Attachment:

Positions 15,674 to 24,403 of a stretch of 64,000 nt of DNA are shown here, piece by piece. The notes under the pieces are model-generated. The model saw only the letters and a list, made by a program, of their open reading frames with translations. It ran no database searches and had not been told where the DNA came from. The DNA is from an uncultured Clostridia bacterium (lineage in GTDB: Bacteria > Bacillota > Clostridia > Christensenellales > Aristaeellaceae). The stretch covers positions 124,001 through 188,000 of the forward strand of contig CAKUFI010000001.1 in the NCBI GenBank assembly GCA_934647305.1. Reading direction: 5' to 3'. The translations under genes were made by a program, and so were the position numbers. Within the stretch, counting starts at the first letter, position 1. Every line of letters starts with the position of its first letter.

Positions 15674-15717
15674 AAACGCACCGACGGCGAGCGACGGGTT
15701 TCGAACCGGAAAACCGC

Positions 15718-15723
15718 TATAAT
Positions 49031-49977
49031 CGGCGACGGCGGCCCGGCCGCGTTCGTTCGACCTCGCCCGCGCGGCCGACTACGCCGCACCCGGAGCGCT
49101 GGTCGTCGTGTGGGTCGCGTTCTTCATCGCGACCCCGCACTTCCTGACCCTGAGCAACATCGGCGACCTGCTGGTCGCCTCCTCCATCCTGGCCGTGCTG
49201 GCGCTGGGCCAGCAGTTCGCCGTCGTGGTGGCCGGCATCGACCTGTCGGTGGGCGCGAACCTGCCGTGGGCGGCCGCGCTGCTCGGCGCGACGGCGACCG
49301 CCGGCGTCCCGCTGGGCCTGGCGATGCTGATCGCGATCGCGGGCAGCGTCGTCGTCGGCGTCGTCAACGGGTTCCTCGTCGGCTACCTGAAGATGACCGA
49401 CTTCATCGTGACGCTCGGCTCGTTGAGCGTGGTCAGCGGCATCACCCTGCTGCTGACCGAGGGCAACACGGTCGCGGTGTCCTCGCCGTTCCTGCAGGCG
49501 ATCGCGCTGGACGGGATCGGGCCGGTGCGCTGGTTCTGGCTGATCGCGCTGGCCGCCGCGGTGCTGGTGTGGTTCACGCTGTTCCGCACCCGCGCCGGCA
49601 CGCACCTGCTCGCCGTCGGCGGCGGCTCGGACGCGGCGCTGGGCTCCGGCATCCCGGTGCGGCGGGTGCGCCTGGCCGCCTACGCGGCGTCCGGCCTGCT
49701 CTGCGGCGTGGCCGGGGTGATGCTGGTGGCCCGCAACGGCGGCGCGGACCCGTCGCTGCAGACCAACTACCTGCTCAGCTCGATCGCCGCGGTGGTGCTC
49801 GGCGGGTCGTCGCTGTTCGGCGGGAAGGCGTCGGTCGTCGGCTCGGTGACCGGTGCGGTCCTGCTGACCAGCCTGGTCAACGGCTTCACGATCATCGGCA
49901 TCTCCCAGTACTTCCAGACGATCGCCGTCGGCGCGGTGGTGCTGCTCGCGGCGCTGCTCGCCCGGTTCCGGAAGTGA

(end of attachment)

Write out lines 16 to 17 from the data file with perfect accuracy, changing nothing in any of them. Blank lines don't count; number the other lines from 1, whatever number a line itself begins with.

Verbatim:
49801 GGCGGGTCGTCGCTGTTCGGCGGGAAGGCGTCGGTCGTCGGCTCGGTGACCGGTGCGGTCCTGCTGACCAGCCTGGTCAACGGCTTCACGATCATCGGCA
49901 TCTCCCAGTACTTCCAGACGATCGCCGTCGGCGCGGTGGTGCTGCTCGCGGCGCTGCTCGCCCGGTTCCGGAAGTGA